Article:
A World of Cheeses with a World of Flavor!

Did you know there are over 1,000 types of cheese to choose from? There are hard cheeses, soft cheeses, blue cheeses, cheese that is perfect for melting, and strongly flavored cheeses perfect for grating over a dish.

Each one has its own distinct flavor and texture. Cheese expert, Liana (www.lianaskitchen.co.uk) guides us through the world’s most popular cheese choices:

STILTON: a distinctive English blue cheese; creamy white texture and marbled blue veins streaking throughout: strong, distinctive flavor. It’s perfect on crackers and also makes a great base for a strong blue cheese sauce. It can be crumbled over salads and is delicious paired with apples, walnuts and honey. Stilton is also good when added to a hot soup, especially broccoli.

CHEDDAR: a versatile English cheese with mild, medium, or sharp flavor; perfect for sandwiches, in sauces, grated over meals or as an addition to any recipe that requires a cheese base.

MOZZARELLA: a soft Italian; if you buy traditional mozzarella it is usually served very fresh, within a day of it being made because of its high water content. The fresh version comes in balls (fresh or in brine). Low moisture content varieties can be kept longer, and are easier to work with (so they will shred). Its taste is mild and is soft, pliable, and usually pale white. It’s THE favorite for pizza.

GOUDA: a buttery type cheese with creamy texture and distinctive nutty taste. It’s a semi-hard cheese that gets harder with age. Its taste also more pungent taste with age. It melts well, making it perfect for toasted sandwiches and pizza. Its mild flavor makes it a good choice for cheese boards and sandwiches.

EMMENTAL: an iconic cheese, full of holes with a mild flavor and color. Smooth in texture, it’s usually used in sandwiches. It melts well, so any recipe that requires melted cheese is perfect.

FETA: a soft cheese perfect for salads; its name literally means ‘slice’ because of how it’s sliced into blocks and then sold in small slices. Originally made in Greece, this is a cheese made from brined curds, and it forms a distinctive crumbly texture. Found in Greek recipes, it’s often cubed or crumbled and is the perfect cheese for omelets. It melts well and is good in sauces.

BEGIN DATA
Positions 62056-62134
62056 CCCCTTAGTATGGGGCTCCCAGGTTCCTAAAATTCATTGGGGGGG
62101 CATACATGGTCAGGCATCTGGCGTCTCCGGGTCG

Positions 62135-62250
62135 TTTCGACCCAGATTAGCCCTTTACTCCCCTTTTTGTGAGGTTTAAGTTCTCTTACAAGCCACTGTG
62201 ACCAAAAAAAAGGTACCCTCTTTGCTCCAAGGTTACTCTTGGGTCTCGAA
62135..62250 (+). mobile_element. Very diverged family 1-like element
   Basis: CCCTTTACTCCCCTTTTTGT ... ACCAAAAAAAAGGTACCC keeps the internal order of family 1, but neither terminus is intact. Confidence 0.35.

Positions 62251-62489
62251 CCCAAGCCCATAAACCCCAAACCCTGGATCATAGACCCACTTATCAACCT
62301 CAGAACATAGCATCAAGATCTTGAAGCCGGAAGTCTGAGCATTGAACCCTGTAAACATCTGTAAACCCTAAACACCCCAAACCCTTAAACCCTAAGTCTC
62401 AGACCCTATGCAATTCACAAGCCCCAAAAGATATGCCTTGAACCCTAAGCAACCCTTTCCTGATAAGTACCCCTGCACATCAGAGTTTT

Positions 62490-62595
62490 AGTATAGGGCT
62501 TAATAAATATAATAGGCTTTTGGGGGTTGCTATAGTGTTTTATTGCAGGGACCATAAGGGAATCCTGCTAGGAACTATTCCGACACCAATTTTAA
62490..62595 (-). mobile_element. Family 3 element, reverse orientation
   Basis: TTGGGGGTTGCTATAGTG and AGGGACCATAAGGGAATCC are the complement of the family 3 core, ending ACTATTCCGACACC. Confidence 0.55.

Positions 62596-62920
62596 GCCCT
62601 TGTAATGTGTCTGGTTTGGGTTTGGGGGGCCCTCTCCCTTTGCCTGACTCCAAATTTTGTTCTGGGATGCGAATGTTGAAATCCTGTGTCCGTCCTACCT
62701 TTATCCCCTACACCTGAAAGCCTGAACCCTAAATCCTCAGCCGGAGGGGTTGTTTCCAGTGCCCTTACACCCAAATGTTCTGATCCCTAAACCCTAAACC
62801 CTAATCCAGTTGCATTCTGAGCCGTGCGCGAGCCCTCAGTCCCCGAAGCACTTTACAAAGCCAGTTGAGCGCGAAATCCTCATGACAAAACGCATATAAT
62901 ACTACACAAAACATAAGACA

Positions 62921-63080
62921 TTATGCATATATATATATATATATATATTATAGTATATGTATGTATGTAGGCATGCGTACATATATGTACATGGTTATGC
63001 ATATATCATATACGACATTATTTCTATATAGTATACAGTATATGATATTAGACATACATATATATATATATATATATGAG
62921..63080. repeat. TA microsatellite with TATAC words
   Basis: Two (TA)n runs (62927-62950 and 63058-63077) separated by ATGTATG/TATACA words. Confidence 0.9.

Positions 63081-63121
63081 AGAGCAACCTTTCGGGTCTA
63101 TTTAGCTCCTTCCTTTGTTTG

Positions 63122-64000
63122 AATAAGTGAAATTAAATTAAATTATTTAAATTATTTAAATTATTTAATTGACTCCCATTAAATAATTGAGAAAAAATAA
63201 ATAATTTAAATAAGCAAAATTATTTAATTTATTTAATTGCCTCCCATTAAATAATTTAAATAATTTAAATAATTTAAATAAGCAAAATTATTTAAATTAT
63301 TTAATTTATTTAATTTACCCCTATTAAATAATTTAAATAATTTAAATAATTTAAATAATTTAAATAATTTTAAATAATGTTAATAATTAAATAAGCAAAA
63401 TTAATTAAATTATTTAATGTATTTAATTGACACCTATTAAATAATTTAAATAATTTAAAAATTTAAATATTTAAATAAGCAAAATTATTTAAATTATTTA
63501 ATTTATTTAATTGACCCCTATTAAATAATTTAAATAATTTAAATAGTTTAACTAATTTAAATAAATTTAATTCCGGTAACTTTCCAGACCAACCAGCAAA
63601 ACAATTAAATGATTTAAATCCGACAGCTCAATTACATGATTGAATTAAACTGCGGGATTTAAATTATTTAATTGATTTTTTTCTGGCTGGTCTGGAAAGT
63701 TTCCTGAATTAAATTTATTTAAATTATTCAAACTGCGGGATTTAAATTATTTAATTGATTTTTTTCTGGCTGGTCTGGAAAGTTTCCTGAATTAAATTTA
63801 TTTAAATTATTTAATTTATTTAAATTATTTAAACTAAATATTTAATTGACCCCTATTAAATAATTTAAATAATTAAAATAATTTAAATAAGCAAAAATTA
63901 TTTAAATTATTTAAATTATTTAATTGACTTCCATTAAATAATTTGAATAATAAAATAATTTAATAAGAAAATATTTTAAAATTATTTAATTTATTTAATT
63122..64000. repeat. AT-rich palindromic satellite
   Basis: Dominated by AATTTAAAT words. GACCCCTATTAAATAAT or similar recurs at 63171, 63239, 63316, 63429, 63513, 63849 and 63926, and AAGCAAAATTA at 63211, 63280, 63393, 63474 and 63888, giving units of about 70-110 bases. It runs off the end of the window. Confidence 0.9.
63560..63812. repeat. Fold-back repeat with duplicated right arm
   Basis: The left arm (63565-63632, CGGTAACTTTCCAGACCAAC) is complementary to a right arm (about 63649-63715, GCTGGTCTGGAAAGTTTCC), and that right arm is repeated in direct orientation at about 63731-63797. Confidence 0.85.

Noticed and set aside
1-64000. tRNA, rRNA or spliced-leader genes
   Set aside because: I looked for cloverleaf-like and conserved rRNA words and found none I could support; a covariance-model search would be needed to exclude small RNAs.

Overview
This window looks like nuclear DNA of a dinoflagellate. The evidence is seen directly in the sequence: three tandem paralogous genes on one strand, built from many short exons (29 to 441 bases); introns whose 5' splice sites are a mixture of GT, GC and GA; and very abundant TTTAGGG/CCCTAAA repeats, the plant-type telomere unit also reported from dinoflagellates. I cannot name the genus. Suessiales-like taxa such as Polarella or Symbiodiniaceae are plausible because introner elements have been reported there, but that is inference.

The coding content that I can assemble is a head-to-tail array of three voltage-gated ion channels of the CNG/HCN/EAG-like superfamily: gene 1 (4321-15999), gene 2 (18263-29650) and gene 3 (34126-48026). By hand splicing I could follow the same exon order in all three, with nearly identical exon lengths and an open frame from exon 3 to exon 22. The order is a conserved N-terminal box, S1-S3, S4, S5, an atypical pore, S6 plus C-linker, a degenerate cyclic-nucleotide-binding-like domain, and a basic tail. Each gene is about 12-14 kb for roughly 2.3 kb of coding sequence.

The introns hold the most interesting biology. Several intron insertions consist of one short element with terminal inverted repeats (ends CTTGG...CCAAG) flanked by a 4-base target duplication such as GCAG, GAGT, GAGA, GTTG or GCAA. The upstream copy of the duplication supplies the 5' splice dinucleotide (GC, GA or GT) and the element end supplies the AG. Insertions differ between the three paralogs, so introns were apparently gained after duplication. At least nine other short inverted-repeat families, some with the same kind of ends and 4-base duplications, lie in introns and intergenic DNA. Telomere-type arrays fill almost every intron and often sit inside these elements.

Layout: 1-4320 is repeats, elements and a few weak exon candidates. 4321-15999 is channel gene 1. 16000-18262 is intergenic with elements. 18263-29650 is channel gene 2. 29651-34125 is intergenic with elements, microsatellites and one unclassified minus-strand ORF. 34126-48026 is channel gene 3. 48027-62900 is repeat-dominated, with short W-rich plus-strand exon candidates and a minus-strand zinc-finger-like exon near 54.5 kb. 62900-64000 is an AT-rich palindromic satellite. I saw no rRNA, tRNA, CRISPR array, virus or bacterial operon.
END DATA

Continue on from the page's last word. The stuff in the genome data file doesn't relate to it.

BRIE: a soft French cheese, it’s pale yellow; both the cheese and the rind are edible. Its soft, buttery flavor and creamy texture make it perfect as part of a cheese board, and it works well spread on crackers or bread. It’s also delicious when baked for starter or side dish.

PARMESAN: an Italian restaurant staple, it’s a very hard cheese with a dry texture, strong nutty flavor and strong aroma. It’s aged for at least two years. The aging gives it the hard texture and a dark rind. It’s traditionally grated or shredded over pasta dishes or melted into soups. Always save the fresh rinds; they bring amazing flavor to soups and chowders.

GRUYERE: a semi-hard cheese, similar to cheddar in texture, with a similar pale yellow color. It has a nutty taste and mild (but distinctive) flavor. It’s perfect served cold on a platter, cheese board or in a sandwich. It’s also wonderfully melty.

CAMEMBERT: a soft cheese with a super silky texture and is noted for its pale soft texture and bloomy white rind. Good on cheese boards, spread on crackers or baked as a side dish.

Each cheese’s flavor comes from the diet that the animal ate. This is before you even get to the ingredients and process to make each cheese. It is this wide variety of techniques and ingredients that means we have over a thousand types of cheese to choose from! Try this lovely Camembert Bake (from www.jamieoliver.com) and see if this flavor isn’t beyond delicious.

Baked Camembert


250 grams camembert cheese
1 clove garlic
few tips fresh rosemary
extra virgin olive oil
bite-size pieces of stale bread
few sprigs fresh rosemary
extra virgin olive oil
1 pinch sea salt
1 small handful dried cranberries
1 small handful mixed nuts

Preheat oven to 350ºF. Leaving it in the box, score around the top of a 250g Camembert about ½ cm in and cut off the top layer of skin. Finely slice a peeled garlic clove and poke it into the top of the cheese with a few fresh rosemary tips. Drizzle with a little olive oil then bake in the hot oven for 15 to 20 minutes, or until gorgeous and oozy in the middle.
Thread bite-sized pieces of stale bread onto stripped woody rosemary sprigs, drizzle them with olive oil and a tiny pinch of sea salt to help them crisp up then lay them on a tray and pop in the oven to cook with the Camembert.
Finely chop a small handful of dried cranberries and mixed nuts and put them in a little bowl. Once your bread skewers are golden and crisp and your cheese is oozy, put everything out on a board then dunk a bit of toasted bread in the gooey cheese and dip it in the cranberry and nuts.

Recipe formatted with the Cook'n Recipe Software from DVO Enterprises.

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    Alice Osborne
    Weekly Newsletter Contributor since 2006
    Email the author! alice@dvo.com

  •   www.skh.com
  •   www.cheesemaking.com
  •   www.wisconsincheese.com
  •   www.cheese.com
  •   www.cheesemaking.com
  •   www.murrayscheese.com
  •   www.amazon.com

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